# Nested Interval Theorem Supremum and Infimum Proof

My apologies if this is a duplicate. I am relatively new to participating on here and I could not find this question. That being said, this is an extra problem for an introductory real analysis class I am currently taking, and I would like some critiques on this proof and where I can improve things, as the textbook had no solution or hints. Thanks in advance!

$$\text{Show that if}$$ $$(I_n)_n\in N$$ is a set of nested downward sequences of closed intervals and $$\alpha = \sup\{A_n: n\in N\}$$ $$\text{and let}$$ $$\beta = \inf\{B_n:n\in N\}$$, $$\text{then}\,$$ $$[\alpha , \beta] = \bigcap_{n=1}^\infty I_n$$.

$$\text{Proof}$$

First we will show that $$[\alpha , \beta] \subseteq \bigcap_{n=1}^\infty I_n$$

$$\text{Let}$$ $$A = \{A_n:n\in N\}$$ $$\text{and}$$ let $$B = \{B_n:n\in N\}$$.

$$\text{Then let}$$ $$\alpha = \sup\{A_n: n\in N\}$$ $$\text{and let}$$ $$\beta = \inf\{B_n:n\in N\}$$

Let $$x \in [\alpha, \beta]$$.

Then $$\alpha \le x\le\beta$$.

Because $$A_n$$ $$\le$$ $$\alpha$$ and $$\beta$$ $$\le$$ $$B_n$$ , then $$A_n \le \alpha \le x \le \beta \le B_n$$.

Therefore $$x \in [A_n, B_n]$$ and thus $$x \in\bigcap_{n=1}^\infty I_n$$.

So $$[\alpha, \beta]\subseteq\bigcap_{n=1}^\infty I_n$$.

Now we will show that $$\bigcap_{n=1}^\infty I_n\subseteq [\alpha, \beta]$$.

Let $$x \in\bigcap_{n=1}^\infty I_n$$.

So $$A_n \le x \le B_n$$.

Because $$\alpha = \sup\{A_n\}$$ and $$\beta = \inf\{B_n\}$$, $$\,$$ $$A_n \le \alpha \le \beta \le B_n$$, $$\forall \text{n}\in N$$.

Suppose that $$A_n \le x \le \alpha$$. Because $$\alpha$$ is the supremum of $$A_n$$, $$\exists$$ an element $$A_x$$ belonging to $$[An: n \in N]$$ such that $$x \le A_x$$, and so $$x \notin [A_x, B_x]$$ and therefore $$x \notin \bigcap_{n=1}^\infty I_n$$, which is a contradiction.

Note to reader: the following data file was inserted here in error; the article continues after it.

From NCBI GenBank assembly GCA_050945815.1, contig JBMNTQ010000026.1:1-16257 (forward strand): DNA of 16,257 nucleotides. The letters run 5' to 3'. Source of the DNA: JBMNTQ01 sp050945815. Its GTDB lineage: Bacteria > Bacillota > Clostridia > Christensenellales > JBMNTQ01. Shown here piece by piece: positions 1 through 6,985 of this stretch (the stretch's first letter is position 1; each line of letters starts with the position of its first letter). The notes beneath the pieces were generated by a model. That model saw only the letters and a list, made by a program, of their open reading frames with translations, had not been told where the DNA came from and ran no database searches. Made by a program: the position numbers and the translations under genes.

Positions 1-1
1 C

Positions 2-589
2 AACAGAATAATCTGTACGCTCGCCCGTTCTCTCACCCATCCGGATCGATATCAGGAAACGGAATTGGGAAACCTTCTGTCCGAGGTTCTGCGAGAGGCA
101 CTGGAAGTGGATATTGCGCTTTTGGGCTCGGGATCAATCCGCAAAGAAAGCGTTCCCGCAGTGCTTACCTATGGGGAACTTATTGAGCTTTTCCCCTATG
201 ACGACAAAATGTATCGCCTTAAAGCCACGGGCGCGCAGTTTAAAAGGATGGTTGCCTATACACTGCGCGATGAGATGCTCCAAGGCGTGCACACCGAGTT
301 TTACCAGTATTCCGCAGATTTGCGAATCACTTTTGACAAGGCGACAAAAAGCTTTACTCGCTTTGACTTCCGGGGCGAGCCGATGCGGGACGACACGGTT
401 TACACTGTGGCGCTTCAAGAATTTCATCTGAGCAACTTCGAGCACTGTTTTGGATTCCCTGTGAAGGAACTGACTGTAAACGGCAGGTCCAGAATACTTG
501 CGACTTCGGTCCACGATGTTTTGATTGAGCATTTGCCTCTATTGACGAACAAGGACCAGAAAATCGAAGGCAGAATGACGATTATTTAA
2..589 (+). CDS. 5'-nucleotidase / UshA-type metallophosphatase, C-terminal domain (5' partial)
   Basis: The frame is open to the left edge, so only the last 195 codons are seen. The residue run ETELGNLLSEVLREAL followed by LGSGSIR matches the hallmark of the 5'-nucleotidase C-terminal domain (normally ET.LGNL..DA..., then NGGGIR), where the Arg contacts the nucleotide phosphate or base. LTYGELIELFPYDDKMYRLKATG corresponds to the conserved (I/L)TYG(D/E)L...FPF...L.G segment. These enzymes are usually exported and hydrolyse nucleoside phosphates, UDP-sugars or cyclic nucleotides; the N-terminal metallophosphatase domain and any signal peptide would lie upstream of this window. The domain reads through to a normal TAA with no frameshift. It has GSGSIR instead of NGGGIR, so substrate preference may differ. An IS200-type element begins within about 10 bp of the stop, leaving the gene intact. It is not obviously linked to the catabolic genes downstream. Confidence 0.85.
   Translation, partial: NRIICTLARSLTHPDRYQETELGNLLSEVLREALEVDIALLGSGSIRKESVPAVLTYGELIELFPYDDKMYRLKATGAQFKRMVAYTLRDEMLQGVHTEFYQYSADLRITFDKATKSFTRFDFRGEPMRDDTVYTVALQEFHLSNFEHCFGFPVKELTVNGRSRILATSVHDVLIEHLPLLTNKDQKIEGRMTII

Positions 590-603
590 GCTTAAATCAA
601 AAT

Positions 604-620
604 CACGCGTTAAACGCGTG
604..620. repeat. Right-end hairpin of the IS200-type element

Then suppose that $$\beta \le x \le B_n$$. Because $$\beta$$ is the infimum of $$B_n$$, $$\exists$$ an element $$B_x$$ belonging to $$[B_n: n \in N]$$ such that $$B_x \le x$$, and so $$x \notin$$ $$[A_x, B_x]$$ and therefore $$x \notin \bigcap_{n=1}^\infty I_n$$, which is a contradiction.

Thus we can conclude that $$\bigcap_{n=1}^\infty I_n \subseteq [\alpha, \beta]$$.

• What is $I_n$? ${}$ Nov 7, 2019 at 16:31
• I made the edit, sorry about that. Nov 7, 2019 at 16:35
• Should I assume $I_n = [A_n, B_n]$? Nov 7, 2019 at 16:39
• Yes. The question as it is written in the textbook is this " Prove that $[\alpha, \beta] = \bigcap_{n=1}^\infty I_n$." Do you know a better way of asking or posting this question? Nov 7, 2019 at 16:41
• The general idea is OK, the write up is far from ideal. Notice $\beta \leq B_n$ for every $n;$ also you need strict inequalities $x < \alpha$ or $\beta < x$ to really get a contradiction. Having said that, a simpler proof follows: bearing in mind the definitions of supremum and infinimum as the lowest greater bound and greatest lower bound, respectively, it follows that the relation $\alpha \leq x \leq \beta$ is equivalent to $A_n \leq x \leq B_n$ for all $n.$ Q.E.D. Nov 7, 2019 at 16:48

Perhaps you forgot to mention that $$I_n=[A_n, B_n]$$ and the fact that the intervals are nested implies that sequence $$\{A_n\}$$ is increasing and bounded above by $$B_1$$ and sequence $$\{B_n\}$$ is decreasing and bounded below by $$A_1$$. It follows that $$\alpha=\sup \, \{A_n\mid n\in\mathbb{N} \}, \beta=\inf\, \{B_n\mid n\in\mathbb {N} \}$$ exist (your proof does not mention the bounded nature which guarantees existence of sup and inf). And since $$A_n\leq B_n$$ we have $$\alpha\leq \beta$$.
Note that by definition of inf and sup we have $$A_n\leq \alpha \leq \beta\leq B_n, \forall n\in\mathbb {N}$$ (your proof has some of these inequalities reversed, maybe a typo). From this it is obvious that $$[\alpha, \beta] \subseteq [A_n, B_n] =I_n$$ and hence $$[\alpha, \beta] \subseteq \bigcap\limits_{n=1}^{\infty} I_n$$ To prove the reverse is not that difficult either. If $$x\in\bigcap\limits_{n=1}^{\infty} I_n$$ then $$x\in[A_n, B_n]$$ for all $$n\in\mathbb {N}$$ ie $$A_n\leq x\leq B_n$$. By definition of sup and inf it now follows that $$\alpha\leq x\leq\beta$$ ie $$x\in[\alpha, \beta]$$. Therefore $$\bigcap\limits_{n=1}^{\infty} I_n\subseteq [\alpha, \beta]$$. The argument for this part in your proof is needlessly elaborate / complicated.
• @Matthew: as an example supremum $S$ of a non empty set $A$ is such that no member of $A$ exceeds the supremum $S$ but every number smaller (less) than $S$ is exceeded by some member of $A$. You should be able to understand definitions in this manner. Nov 10, 2019 at 4:22